Village of Pemberton Announces Review of Official Community Plan
Pembertonians are encouraged to attend an open house on March 6 to give their views on the future of Spud Valley
Do you live in Pemberton? See a glaring problem or area of need in your community? Do you have any thoughts or visions of what Spud Valley could (or should) be like in the coming years? Then you will soon have the opportunity to express this opinion in the circle of your elected representatives and fellow citizens.
On January 16th, Village of Pemberton (VOP) staff announced the public launch of a review of the Official Community Plan (OCP), as well as the first opportunity for residents to engage with this critical policy update: community open house on Monday, March 6th
“Reviewing the OCP is a strategic priority for the Pemberton Village Council,” Mayor Mike Richman said in a press release. “This review is an opportunity to identify our vision as a community and develop a roadmap to achieve that vision. We would like the Pemberton community to get involved and join us in this important work to define the future of Pemberton.”
What is OCP and why is it important?
The OCP is Pemberton’s highest level policy document that communicates the community’s vision, goals and objectives. It outlines Pemberton’s long-term development plans, guides future land use, and serves as the basis for the village’s approach to various social issues.
“The OCP review will address a number of important priorities in the Pemberton community such as: B. Reconciliation, environmental sustainability and community resilience, housing and our local economy,” said Kevin Clark, Chair of the Review Committee OCP. “It is critical that we consider these important issues as we look to the future, and we hope that the community will get involved.”
All other Pemberton bylaws and policies must comply with the OCP, explained planner Colin Brown. “Our current mouth was last completed in 2011, so it has passed its expiration date,” he said. “At this point, we are ready to ask the public what they think Pemberton should look like in 2050.”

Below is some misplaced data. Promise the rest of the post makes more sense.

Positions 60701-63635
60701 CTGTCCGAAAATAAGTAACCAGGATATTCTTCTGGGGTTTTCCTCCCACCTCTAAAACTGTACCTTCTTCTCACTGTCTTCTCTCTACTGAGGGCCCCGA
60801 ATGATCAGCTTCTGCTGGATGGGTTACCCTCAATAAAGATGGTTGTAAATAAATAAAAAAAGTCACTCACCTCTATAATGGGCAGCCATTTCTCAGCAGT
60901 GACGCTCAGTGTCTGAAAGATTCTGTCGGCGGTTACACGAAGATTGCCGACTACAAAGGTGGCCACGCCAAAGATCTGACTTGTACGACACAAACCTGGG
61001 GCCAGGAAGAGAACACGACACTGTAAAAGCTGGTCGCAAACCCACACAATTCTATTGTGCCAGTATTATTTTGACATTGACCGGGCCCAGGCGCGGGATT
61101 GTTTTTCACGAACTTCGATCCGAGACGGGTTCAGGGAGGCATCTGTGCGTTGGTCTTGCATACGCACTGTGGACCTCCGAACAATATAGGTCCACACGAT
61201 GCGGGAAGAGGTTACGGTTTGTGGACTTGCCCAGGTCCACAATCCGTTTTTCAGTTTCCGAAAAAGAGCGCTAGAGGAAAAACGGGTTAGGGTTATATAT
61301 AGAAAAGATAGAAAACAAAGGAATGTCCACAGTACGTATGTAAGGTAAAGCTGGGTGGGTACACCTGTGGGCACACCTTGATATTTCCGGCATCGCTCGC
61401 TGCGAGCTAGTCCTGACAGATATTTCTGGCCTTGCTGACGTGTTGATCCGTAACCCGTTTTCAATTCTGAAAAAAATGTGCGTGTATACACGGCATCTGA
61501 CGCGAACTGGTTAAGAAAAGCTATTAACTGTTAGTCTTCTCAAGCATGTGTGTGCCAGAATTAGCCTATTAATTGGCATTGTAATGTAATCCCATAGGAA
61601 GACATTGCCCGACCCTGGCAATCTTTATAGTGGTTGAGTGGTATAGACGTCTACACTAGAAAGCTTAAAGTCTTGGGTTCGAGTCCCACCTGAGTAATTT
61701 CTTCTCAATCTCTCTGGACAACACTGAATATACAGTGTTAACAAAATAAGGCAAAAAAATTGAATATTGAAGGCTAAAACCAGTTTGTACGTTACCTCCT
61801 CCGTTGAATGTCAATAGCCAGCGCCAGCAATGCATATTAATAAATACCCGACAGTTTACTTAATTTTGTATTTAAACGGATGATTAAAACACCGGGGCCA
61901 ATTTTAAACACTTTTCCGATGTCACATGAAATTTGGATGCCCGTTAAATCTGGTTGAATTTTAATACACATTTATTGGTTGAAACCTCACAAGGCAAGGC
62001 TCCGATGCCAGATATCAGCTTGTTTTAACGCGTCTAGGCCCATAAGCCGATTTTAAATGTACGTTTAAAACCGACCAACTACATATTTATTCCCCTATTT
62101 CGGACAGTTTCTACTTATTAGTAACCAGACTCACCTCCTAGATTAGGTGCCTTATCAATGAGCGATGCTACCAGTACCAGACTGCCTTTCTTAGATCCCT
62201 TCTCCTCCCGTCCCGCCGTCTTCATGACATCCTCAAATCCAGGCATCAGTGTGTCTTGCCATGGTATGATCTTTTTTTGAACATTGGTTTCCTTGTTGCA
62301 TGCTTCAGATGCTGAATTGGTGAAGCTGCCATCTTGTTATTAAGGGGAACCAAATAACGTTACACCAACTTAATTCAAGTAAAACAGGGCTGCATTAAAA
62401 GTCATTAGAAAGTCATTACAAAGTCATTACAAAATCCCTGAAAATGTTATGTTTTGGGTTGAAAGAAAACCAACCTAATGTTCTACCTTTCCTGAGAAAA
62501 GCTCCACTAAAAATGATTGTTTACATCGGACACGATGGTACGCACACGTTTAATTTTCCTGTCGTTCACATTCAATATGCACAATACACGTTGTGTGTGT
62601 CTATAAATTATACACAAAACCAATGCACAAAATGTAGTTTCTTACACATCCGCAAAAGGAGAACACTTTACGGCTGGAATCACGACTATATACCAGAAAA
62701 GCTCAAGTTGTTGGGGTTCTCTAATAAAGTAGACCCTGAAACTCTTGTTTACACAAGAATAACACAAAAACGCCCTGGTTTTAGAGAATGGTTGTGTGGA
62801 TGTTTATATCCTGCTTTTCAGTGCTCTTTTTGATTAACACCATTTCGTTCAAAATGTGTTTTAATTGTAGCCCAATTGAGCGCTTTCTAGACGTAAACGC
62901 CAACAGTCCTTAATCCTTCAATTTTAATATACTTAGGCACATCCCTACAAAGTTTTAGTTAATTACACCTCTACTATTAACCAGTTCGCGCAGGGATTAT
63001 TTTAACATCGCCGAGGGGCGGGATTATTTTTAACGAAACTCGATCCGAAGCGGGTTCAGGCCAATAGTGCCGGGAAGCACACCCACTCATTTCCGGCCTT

In addition, the OCP will build on other community and regional planning initiatives including but not limited to: the Community Climate Action Plan, the Pemberton Valley Recreation Trails Action Plan , and the Affordable Housing Action Plan for Seniors.
Some people may view their government as an isolated entity that ignores or is indifferent to the experiences and concerns of the public. Brown wants Pembertonians to know that this is not the case and that they can play a vital role in shaping the future of their home by participating in the OCP review.
“This is an opportunity for the public to say on a wide range of issues,” he said. “When we consider different development work or different projects around the community, one of the first places we go is the OCP. What does the OCP say about this? And it is based on significant public engagement.
“[As VOP staff]we have an ongoing list of issues in our office or in the back of our heads, but we need the public to really tell us which of these are the most important and what should be prioritized.”
It’s still early in the process, and Brown estimates the OCP review could take anywhere from 18 months to two years. For now, he and his VOP colleagues hope to ask Pembertonians three key questions: what do they love about their community, what would they change, and how do they see Pemberton in 2050? They are broad questions, but ones that should fuel ongoing conversations in the coming months.
Open house: open to everyone
Accessibility was an important criterion for VOP employees for the Community Open House on March 6th. It takes place at the Pemberton Community and District Center, a downtown facility that many can walk or ride to. The event will run from 4:30pm to 7:30pm, with a 20 minute presentation by VOP planning consultants starting at 5pm. This is followed by small group discussions, which allow participants to discuss almost any topic in a fluent and accessible way.
Information boards and interactive activities are displayed for those who can only stop for a moment.
“The Open House is designed to be a drop-in event,” Brown said. “It doesn’t necessarily have to be someone there all the time.”
Pembertonians unable to attend the March 6 open house are still encouraged to attend the OCP review. One way they can do this is through “Kitchen Table Discussions”: informal conversations with friends, family and neighbors about issues relevant to the community. Discussion packets can be picked up at the village office and community center – these include self-paced discussion points and a $25 discount on food and drink to subsidize the potential cost of the meeting during a meal
In addition, any community member can contact VOP staff online at haveyoursay.pemberton.ca. The website has been updated since January 16 and contains more information about the OCP review and other projects taking place in the village. Brown also encouraged Pembertonians to keep an eye out for posters, stickers and QR codes being placed on public buildings and vehicles this week to promote OCP screening.